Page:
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Tools Training in Intercultural Competence

Training in Intercultural Competence

Facilitated Method

Training in intercultural competence can include earning about common dimensions of cultural differences in endeavors involving participants with different cultural backgrounds. It can help the practitioner reduce the risk of misunderstandings, frictions and outright conflict.

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When working with people with different cultural backgrounds, such as international collaboration on the SDGs, cultural differences may constitute a considerable conflict potential. The most well-known and relevant dimensions for cultural differences are power distance, individualism/collectivism, femininity/masculinity and uncertainty avoidance, which can influence communication and collaboration practices, relationship building, leadership and followership and attitudes toward gender roles.

Training in intercultural competence can include learning about common dimensions for cultural differences through lectures and reading, reflecting on others’ or own experiences with intercultural conflict, and conducting group simulations and communication exercises.

A more open-ended approach to training in intercultural awareness can help reduce the risk of stereotyping, while offering clear examples of how cultural differences potentially can be problematic, and providing guidance on insights and skills that increase the capacity for creative collaboration across cultural differences.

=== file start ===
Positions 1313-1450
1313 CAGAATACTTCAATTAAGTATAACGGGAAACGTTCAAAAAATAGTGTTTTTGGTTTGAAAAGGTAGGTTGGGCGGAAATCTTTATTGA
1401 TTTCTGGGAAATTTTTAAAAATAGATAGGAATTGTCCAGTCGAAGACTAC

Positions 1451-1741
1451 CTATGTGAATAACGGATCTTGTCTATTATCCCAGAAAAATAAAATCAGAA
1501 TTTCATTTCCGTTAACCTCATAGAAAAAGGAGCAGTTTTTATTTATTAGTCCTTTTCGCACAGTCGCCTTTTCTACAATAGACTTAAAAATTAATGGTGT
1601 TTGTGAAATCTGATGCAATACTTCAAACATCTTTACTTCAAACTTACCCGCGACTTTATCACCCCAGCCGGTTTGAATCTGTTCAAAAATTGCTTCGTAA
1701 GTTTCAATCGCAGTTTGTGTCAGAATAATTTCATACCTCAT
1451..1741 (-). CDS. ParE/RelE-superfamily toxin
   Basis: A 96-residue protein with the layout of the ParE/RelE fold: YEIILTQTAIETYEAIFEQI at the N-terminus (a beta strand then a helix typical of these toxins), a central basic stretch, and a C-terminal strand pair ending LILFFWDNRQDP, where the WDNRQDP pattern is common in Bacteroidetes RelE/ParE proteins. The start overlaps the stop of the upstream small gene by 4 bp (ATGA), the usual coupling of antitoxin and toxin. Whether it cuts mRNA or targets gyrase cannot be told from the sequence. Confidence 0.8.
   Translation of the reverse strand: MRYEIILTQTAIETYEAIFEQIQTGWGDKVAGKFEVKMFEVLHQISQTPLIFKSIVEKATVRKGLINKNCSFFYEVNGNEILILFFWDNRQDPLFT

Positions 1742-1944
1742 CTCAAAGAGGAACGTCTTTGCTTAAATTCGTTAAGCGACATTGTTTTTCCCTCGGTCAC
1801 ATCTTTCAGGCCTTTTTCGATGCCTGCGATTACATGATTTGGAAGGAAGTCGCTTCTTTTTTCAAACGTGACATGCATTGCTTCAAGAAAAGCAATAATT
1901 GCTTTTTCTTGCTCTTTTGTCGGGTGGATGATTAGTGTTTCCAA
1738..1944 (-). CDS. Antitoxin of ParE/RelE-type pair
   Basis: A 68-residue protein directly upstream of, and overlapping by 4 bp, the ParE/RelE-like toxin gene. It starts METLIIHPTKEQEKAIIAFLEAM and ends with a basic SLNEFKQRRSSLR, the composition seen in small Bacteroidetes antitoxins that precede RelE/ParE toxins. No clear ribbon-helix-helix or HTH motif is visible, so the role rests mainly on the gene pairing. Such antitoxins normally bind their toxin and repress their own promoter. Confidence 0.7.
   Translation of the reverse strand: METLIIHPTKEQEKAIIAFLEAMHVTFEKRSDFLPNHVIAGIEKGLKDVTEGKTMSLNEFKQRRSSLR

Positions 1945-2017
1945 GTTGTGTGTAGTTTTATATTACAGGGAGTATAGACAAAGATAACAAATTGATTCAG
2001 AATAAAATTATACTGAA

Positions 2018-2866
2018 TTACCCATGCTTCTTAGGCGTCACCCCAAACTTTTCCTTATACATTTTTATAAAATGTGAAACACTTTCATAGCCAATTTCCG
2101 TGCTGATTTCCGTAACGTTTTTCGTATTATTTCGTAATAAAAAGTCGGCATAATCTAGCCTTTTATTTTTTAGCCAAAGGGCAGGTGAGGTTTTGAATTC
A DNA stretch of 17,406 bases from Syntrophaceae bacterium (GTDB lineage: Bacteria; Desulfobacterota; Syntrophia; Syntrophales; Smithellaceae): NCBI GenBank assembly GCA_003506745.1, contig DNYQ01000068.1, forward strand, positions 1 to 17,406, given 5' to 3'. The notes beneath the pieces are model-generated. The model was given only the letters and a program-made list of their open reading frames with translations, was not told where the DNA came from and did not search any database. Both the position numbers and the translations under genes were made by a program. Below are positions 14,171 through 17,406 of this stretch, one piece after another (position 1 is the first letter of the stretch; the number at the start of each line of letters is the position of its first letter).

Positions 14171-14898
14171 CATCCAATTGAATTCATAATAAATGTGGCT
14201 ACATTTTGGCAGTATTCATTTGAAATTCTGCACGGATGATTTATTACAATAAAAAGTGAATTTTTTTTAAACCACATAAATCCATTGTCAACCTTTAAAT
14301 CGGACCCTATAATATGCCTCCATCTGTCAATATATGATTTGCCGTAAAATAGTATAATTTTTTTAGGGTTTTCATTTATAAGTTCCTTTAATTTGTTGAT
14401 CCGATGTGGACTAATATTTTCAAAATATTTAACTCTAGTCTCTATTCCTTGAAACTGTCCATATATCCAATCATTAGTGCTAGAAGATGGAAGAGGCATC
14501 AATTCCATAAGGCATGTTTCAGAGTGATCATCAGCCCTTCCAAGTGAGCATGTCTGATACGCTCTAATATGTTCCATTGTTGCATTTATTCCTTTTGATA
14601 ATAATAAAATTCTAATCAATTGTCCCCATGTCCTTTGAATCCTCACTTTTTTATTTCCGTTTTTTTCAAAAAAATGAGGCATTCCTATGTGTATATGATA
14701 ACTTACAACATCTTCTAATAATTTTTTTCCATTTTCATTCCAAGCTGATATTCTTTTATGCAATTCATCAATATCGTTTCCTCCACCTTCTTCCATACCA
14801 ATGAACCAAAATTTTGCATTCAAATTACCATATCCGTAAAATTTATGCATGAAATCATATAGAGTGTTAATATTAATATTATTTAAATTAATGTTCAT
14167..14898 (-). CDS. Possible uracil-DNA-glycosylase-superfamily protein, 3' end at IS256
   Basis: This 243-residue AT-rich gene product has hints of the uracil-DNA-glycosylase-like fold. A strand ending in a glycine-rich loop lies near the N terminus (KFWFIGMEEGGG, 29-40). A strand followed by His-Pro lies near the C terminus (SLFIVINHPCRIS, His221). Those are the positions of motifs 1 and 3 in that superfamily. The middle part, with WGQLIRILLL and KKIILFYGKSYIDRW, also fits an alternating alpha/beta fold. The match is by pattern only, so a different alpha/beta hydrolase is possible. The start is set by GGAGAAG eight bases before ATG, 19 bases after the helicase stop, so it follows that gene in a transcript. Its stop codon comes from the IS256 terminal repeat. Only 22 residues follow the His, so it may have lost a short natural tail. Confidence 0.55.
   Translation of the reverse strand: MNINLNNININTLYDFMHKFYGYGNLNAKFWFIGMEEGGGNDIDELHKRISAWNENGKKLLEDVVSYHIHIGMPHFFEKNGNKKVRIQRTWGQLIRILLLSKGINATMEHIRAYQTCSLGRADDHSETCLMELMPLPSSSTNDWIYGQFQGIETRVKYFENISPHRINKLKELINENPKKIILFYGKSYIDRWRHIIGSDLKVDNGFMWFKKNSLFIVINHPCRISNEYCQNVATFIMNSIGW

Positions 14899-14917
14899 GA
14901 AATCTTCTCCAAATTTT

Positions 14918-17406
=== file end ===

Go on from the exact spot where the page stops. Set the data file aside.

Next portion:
How it can help

Training in intercultural awareness can reduce the risk of misunderstandings, frictions and outright conflict in endeavors involving participants with different cultural backgrounds, as well as facilitate personal and collective development through a broader repertoire of values and behavior.

Learn more

Read the IDG Phase 2 Research Report and get more in-depth information.

How to practice

When starting with training in intercultural competence for the first time, try the following:

  1. Seek out books and articles written for the general public with the purpose of strengthening skills in intercultural collaboration.
  2. Identified facilitated training on an individual or group level that can include readings, lectures, reflections, and group simulation and communication exercises.

Most relevant skills

Inclusive Mindset and Intercultural Competence
Co-creation Skills
Mobilisation Skills
Empathy and Compassion

Research and resources

  • Chhokar, J. S., Brodbeck, F. C., & House, R. J. (2007). Culture and leadership across the world: The GLOBE book of in-depth studies of 25 societies. London: Erlbaum.
  • Erin, M. (2014). The Culture Map: Breaking Through the Invisible Boundaries of Global Business, PublicAffairs.
  • Hofstede, G., G. J. Hofstede & M. Minkov (2010). Cultures and Organizations: Software of the Mind, Third Edition: Intercultural Cooperation and Its Importance for Survival, McGraw- Hill Professional.
  • Ting-Toomey, S., & Oetzel, J. G. (2001). Managing intercultural conflict effectively. Oaks, CA: SAGE.
  • Trompenaars, F., & Hampden-Turner, C. (2020). Riding the waves of culture: Understanding diversity in global business. Hachette UK.

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